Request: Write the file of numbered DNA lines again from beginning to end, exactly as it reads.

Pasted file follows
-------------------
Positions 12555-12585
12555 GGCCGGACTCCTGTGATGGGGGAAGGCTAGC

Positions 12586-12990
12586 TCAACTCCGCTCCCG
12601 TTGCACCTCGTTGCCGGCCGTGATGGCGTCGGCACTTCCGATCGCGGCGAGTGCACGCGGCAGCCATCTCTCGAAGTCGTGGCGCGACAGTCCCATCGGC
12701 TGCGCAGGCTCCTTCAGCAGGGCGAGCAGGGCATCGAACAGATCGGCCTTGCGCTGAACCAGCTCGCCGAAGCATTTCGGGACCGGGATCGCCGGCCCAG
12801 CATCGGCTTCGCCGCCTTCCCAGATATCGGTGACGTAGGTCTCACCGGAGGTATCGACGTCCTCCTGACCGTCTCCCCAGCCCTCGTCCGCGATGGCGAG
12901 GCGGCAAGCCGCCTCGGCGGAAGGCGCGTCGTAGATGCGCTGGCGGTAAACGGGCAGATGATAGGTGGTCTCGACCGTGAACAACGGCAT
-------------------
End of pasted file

Positions 12555-12585
12555 GGCCGGACTCCTGTGATGGGGGAAGGCTAGC

Positions 12586-12990
12586 TCAACTCCGCTCCCG
12601 TTGCACCTCGTTGCCGGCCGTGATGGCGTCGGCACTTCCGATCGCGGCGAGTGCACGCGGCAGCCATCTCTCGAAGTCGTGGCGCGACAGTCCCATCGGC
12701 TGCGCAGGCTCCTTCAGCAGGGCGAGCAGGGCATCGAACAGATCGGCCTTGCGCTGAACCAGCTCGCCGAAGCATTTCGGGACCGGGATCGCCGGCCCAG
12801 CATCGGCTTCGCCGCCTTCCCAGATATCGGTGACGTAGGTCTCACCGGAGGTATCGACGTCCTCCTGACCGTCTCCCCAGCCCTCGTCCGCGATGGCGAG
12901 GCGGCAAGCCGCCTCGGCGGAAGGCGCGTCGTAGATGCGCTGGCGGTAAACGGGCAGATGATAGGTGGTCTCGACCGTGAACAACGGCAT